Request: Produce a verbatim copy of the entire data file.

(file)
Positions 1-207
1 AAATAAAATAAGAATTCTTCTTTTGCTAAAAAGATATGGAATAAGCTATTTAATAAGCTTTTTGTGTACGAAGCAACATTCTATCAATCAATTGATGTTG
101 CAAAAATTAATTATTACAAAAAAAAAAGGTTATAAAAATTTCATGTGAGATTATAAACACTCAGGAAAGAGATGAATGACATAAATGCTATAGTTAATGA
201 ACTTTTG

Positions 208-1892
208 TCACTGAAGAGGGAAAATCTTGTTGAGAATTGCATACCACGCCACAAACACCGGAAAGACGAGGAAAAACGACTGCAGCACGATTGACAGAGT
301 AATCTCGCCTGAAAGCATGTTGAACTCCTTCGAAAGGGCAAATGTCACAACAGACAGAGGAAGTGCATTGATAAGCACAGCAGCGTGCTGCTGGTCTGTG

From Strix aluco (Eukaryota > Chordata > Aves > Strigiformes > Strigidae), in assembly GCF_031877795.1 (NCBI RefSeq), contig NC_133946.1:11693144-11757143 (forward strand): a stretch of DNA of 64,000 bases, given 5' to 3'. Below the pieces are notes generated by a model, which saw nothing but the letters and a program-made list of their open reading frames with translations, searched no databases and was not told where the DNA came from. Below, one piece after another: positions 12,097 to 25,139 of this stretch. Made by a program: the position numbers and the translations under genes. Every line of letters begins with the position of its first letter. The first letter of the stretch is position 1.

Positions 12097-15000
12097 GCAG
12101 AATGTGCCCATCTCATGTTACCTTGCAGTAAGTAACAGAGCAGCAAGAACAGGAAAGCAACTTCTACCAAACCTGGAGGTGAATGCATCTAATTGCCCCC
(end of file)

Positions 1-207
1 AAATAAAATAAGAATTCTTCTTTTGCTAAAAAGATATGGAATAAGCTATTTAATAAGCTTTTTGTGTACGAAGCAACATTCTATCAATCAATTGATGTTG
101 CAAAAATTAATTATTACAAAAAAAAAAGGTTATAAAAATTTCATGTGAGATTATAAACACTCAGGAAAGAGATGAATGACATAAATGCTATAGTTAATGA
201 ACTTTTG

Positions 208-1892
208 TCACTGAAGAGGGAAAATCTTGTTGAGAATTGCATACCACGCCACAAACACCGGAAAGACGAGGAAAAACGACTGCAGCACGATTGACAGAGT
301 AATCTCGCCTGAAAGCATGTTGAACTCCTTCGAAAGGGCAAATGTCACAACAGACAGAGGAAGTGCATTGATAAGCACAGCAGCGTGCTGCTGGTCTGTG

From Strix aluco (Eukaryota > Chordata > Aves > Strigiformes > Strigidae), in assembly GCF_031877795.1 (NCBI RefSeq), contig NC_133946.1:11693144-11757143 (forward strand): a stretch of DNA of 64,000 bases, given 5' to 3'. Below the pieces are notes generated by a model, which saw nothing but the letters and a program-made list of their open reading frames with translations, searched no databases and was not told where the DNA came from. Below, one piece after another: positions 12,097 to 25,139 of this stretch. Made by a program: the position numbers and the translations under genes. Every line of letters begins with the position of its first letter. The first letter of the stretch is position 1.

Positions 12097-15000
12097 GCAG
12101 AATGTGCCCATCTCATGTTACCTTGCAGTAAGTAACAGAGCAGCAAGAACAGGAAAGCAACTTCTACCAAACCTGGAGGTGAATGCATCTAATTGCCCCC